The government has announced £240m of funding for GP practices, aiming to help patients to get appointments more quickly.
The cash will be given to surgeries to “embrace the latest technology”, replacing old phone systems and creating online tools to “ensure patients get the care they need as soon as possible”.
As part of what ministers are calling “an overhaul of primary care”, they said patients would be told on the day how their request would be managed.
If urgent, they pledged people would be seen on the same day, and if not, appointments should be offered within two weeks, or patients will be referred to NHS 111 or a local pharmacy.
Health Secretary Steve Barclay said the moves would “bring an end to the 8am scramble for appointments”.
But his Labor shadow, Wes Streeting, called it a “shallow offer.” [that] shows Rishi Sunak is totally out of touch with the issues patients face”.
The Conservatives have long promised to introduce new technology into GP surgeries, with Mr Barclay touting the idea last summer.
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His successor in Liz Truss’s short-lived administration, Therese Coffey, also made the pledgealong with the two-week commitment – though she fell short of putting an official target on the measure.
Now back in the role, Mr Barclay promised to move ahead with rolling out digital telephony – meaning patients will be put in a queue, given a call-back option or directed to the right service, rather than hearing an engaged tone.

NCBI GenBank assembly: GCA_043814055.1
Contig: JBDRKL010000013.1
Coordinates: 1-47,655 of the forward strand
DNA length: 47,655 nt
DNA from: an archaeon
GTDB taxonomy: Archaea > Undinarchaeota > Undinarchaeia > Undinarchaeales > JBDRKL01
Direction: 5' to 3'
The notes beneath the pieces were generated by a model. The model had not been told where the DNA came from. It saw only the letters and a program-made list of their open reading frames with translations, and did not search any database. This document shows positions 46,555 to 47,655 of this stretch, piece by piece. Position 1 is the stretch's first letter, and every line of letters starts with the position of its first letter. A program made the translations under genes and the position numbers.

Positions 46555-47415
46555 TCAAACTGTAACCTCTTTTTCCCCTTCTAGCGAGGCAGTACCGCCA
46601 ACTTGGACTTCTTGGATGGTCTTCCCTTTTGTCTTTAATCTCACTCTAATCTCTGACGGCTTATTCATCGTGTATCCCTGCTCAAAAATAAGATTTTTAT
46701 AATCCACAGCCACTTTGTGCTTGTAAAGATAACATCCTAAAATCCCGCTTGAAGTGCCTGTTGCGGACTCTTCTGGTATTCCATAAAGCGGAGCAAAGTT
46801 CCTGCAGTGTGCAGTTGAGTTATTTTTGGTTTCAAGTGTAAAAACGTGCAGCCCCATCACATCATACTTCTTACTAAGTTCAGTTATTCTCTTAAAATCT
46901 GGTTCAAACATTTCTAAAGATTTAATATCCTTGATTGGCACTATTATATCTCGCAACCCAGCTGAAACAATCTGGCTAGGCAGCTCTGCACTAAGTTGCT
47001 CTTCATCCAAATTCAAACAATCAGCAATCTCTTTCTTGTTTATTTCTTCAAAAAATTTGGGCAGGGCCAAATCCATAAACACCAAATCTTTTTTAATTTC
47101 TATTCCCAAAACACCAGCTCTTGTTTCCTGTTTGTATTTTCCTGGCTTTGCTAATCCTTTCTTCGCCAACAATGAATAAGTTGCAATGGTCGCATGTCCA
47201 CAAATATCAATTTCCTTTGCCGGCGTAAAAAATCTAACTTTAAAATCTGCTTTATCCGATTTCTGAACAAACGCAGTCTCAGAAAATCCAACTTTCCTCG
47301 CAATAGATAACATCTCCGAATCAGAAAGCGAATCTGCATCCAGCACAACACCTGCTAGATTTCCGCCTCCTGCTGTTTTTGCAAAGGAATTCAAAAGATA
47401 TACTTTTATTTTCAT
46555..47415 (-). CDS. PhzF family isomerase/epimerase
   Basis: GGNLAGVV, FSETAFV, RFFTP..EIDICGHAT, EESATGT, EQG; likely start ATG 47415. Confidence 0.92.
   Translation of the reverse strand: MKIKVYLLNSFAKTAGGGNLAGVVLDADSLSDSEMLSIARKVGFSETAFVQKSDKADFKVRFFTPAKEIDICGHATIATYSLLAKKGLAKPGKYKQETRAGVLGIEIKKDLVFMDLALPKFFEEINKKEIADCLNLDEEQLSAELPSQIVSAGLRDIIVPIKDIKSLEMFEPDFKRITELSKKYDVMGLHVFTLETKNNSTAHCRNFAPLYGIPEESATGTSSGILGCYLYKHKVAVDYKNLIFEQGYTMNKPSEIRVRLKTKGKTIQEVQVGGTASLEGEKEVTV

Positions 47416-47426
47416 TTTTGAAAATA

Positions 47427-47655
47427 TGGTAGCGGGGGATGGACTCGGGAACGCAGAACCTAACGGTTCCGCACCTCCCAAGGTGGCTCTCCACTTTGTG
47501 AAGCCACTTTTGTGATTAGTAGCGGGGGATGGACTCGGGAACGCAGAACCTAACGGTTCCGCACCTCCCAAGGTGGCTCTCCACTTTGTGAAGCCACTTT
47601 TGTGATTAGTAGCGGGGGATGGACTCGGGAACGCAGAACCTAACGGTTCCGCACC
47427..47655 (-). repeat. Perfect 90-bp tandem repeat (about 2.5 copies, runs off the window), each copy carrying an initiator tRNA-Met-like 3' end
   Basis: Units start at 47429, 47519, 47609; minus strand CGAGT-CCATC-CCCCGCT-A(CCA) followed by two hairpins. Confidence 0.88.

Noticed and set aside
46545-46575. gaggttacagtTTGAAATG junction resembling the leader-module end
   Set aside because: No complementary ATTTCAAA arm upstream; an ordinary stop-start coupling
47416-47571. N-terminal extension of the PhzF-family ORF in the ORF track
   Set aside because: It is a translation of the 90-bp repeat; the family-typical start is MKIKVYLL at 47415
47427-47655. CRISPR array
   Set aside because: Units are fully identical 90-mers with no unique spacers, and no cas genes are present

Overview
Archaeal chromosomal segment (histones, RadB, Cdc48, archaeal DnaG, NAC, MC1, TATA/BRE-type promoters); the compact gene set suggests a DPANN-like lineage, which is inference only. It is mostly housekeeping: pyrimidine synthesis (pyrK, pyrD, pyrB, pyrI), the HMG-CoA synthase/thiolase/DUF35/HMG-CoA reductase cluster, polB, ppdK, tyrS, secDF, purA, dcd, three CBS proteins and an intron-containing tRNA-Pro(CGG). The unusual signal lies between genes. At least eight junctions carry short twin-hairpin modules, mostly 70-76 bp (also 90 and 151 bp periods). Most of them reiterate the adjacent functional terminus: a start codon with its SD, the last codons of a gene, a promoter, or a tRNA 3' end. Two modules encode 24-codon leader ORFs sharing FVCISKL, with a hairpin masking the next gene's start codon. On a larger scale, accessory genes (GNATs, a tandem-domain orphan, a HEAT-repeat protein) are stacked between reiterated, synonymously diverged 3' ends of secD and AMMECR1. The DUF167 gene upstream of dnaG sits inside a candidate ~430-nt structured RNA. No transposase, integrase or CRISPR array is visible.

Some surgeries already offer this service, but health minister Neil O’Brien said there was evidence that it made it “much easier for people to get through to their general practice team”.
The Department of Health also said receptionist roles would be expanded to become “care navigators”, training 6,500 to “gather information, to make sure patients are directed to the most suitable healthcare professional, and to simplify and streamline the process”.
Mr Barclay said: “I want to make sure people receive the right support when they contact their general practice and bring an end to the 8am scramble for appointments.
“To do this we are improving technology and reducing bureaucracy, increasing staffing and changing the way primary care services are provided, which are all helping to deliver on the government’s promise to cut waiting lists.”
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But Mr Streeting placed the blame of appointment difficulties at the door of the government, claiming the Conservatives had cut 2,000 GPs so “better hold music isn’t going to change that”.
The shadow health secretary said: “Nothing in this announcement will train more doctors, allow patients to choose a face-to-face appointment, or bring back the family doctor so patients see the same GP each time.
“This shallow offer shows Rishi Sunak is totally out of touch with the issues patients face, and underlines why he can’t offer the change people are crying out for.”
He said labor would train 7,500 more doctors a year, paid for by abolishing the non-dom tax status, and enable patients to “easily book appointments to see the doctor they want, in the manner they choose.”